• Toast and Tile when the device is in low battery state

Q) What is the limit of notifications I can send to the users of my app?
A) By default, the limit is 500 notifications per channel URI per day. So if you have multiple notifications (say Toast and Tile) in your application, you can send 500 of each type. That is 500 of each type of notification per device / user. For example, if you have 100 users of your application and 1 type of notification, you can send up to 50,000 (1 * 500 * 100) notifications per day. Authenticated notifications are unlimited.

Q) How do I setup authenticated notifications?
A) Follow the guidance here: Setting Up an Authenticated Web Service to Send Push Notifications. Pay particular attention to the set up of the certificate. For more information on setting up the certificate, see here: No-quota push notifications using a root Certificate Authority.

Q) What can cause a 401 (Unauthorized) status returned when attempting to send an authenticated notification?
A) Can can get a 401 if the Service Name in the certificate does not match the service name parameter in the HttpNotificationChannel constructor. Also, the client will receive a URI with an ‘http’ prefix. If functioning properly HttpNotificationChannel  will return a Uri with an ‘https’ prefix.

Q) I am setting up authenticated notifications and am getting back a 403 status code in my web service code. What is going wrong?
A) Generally, a 403 (forbidden) status is what you would get if either you are not including a certificate in the POST request or it is not a valid/trusted cert. Note that the certificates need to be deployed onto the web servers sending the requests. These certificates should include the private key. (The certificate uploaded to Microsoft should NOT include the private key.) If using an intermediate certificate, ALL of the certificates in the chain should be added prior to the POST request (see below).  When submitting your application to Marketplace, you will also need to associate your application with the appropriate certificate. This is done in the ‘describe’ step.

Q) How do I include a certificate(s) in the POST request?
A) If you are using .NET in your server code, you can add the certificate to the HttpWebRequest as follows:

Request.ClientCertificates.Add(new X509Certificate2("[PathToCertificate]", "[Password]"));

If you are using Ruby, you can add the certificate as follows:

—————————————————-

#!/usr/bin/ruby

SERVER_CERT_FILE = "certs/freshCA.crt"

CERT_FILE = "certs/s2 at magnesium.crt"

CERT_FILE_KEY = "certs/s2 at magnesium.key"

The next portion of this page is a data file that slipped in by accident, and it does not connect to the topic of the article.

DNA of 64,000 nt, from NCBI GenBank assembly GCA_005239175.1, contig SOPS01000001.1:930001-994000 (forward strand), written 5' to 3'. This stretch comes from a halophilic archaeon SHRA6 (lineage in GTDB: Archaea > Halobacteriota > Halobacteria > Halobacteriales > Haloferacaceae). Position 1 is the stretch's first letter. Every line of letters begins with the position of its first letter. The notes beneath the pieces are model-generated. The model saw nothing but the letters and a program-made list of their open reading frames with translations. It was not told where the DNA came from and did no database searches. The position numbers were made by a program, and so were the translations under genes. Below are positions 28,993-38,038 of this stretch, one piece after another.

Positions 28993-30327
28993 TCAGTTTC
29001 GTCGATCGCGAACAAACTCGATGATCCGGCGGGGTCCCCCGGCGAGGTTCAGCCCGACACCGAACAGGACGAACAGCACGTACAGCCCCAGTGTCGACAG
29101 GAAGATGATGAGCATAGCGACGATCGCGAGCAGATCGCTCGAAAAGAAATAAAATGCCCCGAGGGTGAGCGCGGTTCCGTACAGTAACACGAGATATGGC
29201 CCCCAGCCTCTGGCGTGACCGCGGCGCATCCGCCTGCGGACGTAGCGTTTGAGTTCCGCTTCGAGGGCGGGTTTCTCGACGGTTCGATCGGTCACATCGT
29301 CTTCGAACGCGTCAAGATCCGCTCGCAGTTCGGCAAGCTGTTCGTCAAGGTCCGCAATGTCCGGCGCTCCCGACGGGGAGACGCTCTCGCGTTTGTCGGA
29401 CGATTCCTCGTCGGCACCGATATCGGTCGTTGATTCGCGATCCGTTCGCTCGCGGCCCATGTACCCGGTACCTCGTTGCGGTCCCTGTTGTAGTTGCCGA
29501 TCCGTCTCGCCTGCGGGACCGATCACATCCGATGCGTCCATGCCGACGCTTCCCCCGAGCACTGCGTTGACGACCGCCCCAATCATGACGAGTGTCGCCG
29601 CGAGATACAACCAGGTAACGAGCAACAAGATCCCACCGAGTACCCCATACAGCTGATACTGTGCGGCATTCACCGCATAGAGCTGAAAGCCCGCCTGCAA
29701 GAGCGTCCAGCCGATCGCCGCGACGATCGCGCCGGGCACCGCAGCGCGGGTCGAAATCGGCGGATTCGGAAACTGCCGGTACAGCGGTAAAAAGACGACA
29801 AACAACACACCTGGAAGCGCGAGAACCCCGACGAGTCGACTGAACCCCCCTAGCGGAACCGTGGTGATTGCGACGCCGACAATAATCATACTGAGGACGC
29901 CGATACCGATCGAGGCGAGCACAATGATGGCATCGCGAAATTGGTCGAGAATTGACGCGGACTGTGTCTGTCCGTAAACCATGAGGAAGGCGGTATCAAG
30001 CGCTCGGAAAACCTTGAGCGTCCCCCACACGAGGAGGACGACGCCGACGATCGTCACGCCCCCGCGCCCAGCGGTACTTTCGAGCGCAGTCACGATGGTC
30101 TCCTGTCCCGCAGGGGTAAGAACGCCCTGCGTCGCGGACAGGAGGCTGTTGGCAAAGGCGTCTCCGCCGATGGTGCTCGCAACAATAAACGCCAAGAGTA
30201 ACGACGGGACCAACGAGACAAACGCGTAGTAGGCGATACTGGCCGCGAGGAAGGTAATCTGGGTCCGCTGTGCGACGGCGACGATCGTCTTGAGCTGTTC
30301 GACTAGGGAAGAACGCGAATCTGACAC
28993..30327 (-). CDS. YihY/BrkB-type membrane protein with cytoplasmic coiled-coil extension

require ‘net/https’

https = Net::HTTP.new(‘fresh’, 443)

https.use_ssl = true

#client certificates

https.cert = OpenSSL::X509::Certificate.new( File.read(CERT_FILE) )

https.key = OpenSSL::PKey::RSA.new( File.read(CERT_FILE_KEY), ‘panza’)

#server certificate

https.ca_file = SERVER_CERT_FILE

https.verify_mode = OpenSSL::SSL::VERIFY_PEER     #VERIFY_NONE

https.read_timeout = 120

https.start do |https|

  request = Net::HTTP::Get.new(‘/notes/test_auth’)

#  request.basic_auth ‘s’, ‘x’

  response = https.request(request)

  response.value

  puts response.body

end

—————————————————-

Q) In the code above, does this mean the private certificate (definition below) is sent as part of the request?
A) No. The private certificate is used to sign the request. The server then uses the included public cert to decrypt the request.

Q) When do I use a private certificate and when do I a public certificate?
A) First some definitions: a private certificate is one that includes the private key or is used along with a separate key (.key) file. A public certificate is one that does not include the private key. Note that with push notifications, you will use both private and public versions of your certificate.

Q) When do I use the public certificate? When do I use the private?
A) Upload certificate to Dev Center: Public
Install certificate on my web server certificate store: Private
Certificate included with POST request to MPNS: Private

Q) What can cause a 409 to be returned from the MPNS?
A) A 409 is returned when using authenticated notifications and the certificate has expired. You will need to submit a new certificate.

Thanks,

Mike

More Application Optimizing for 256 MB Devices

Background Tasks

Make sure you have exception handling in your Background Task scheduling code. This prevent your app from crashing when run on 256MB devices, if the maximum number of tasks have been scheduled and allowed and if Background Tasks have been disabled by the user. For example:

try
{
    ScheduledActionService.Add(periodicTask);
}
catch (InvalidOperationException exception)
{